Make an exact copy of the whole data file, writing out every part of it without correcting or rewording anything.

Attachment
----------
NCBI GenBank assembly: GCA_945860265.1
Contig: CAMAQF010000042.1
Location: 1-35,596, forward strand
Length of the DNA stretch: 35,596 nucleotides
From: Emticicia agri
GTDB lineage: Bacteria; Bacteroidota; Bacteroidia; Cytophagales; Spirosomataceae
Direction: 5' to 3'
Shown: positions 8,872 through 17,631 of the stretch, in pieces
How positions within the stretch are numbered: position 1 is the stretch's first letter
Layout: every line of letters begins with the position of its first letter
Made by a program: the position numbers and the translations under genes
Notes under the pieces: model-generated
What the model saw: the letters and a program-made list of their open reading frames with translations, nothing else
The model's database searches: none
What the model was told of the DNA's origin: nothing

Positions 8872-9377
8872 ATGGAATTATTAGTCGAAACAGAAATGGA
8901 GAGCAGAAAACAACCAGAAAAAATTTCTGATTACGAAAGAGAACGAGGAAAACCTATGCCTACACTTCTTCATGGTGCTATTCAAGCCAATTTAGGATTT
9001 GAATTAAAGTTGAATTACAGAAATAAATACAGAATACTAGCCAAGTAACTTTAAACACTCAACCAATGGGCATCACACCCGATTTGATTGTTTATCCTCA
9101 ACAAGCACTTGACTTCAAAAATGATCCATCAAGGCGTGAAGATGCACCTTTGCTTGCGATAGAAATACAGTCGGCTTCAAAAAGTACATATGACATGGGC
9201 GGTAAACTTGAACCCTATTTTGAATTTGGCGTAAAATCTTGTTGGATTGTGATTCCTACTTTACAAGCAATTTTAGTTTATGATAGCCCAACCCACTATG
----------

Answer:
NCBI GenBank assembly: GCA_945860265.1
Contig: CAMAQF010000042.1
Location: 1-35,596, forward strand
Length of the DNA stretch: 35,596 nucleotides
From: Emticicia agri
GTDB lineage: Bacteria; Bacteroidota; Bacteroidia; Cytophagales; Spirosomataceae
Direction: 5' to 3'
Shown: positions 8,872 through 17,631 of the stretch, in pieces
How positions within the stretch are numbered: position 1 is the stretch's first letter
Layout: every line of letters begins with the position of its first letter
Made by a program: the position numbers and the translations under genes
Notes under the pieces: model-generated
What the model saw: the letters and a program-made list of their open reading frames with translations, nothing else
The model's database searches: none
What the model was told of the DNA's origin: nothing

Positions 8872-9377
8872 ATGGAATTATTAGTCGAAACAGAAATGGA
8901 GAGCAGAAAACAACCAGAAAAAATTTCTGATTACGAAAGAGAACGAGGAAAACCTATGCCTACACTTCTTCATGGTGCTATTCAAGCCAATTTAGGATTT
9001 GAATTAAAGTTGAATTACAGAAATAAATACAGAATACTAGCCAAGTAACTTTAAACACTCAACCAATGGGCATCACACCCGATTTGATTGTTTATCCTCA
9101 ACAAGCACTTGACTTCAAAAATGATCCATCAAGGCGTGAAGATGCACCTTTGCTTGCGATAGAAATACAGTCGGCTTCAAAAAGTACATATGACATGGGC
9201 GGTAAACTTGAACCCTATTTTGAATTTGGCGTAAAATCTTGTTGGATTGTGATTCCTACTTTACAAGCAATTTTAGTTTATGATAGCCCAACCCACTATG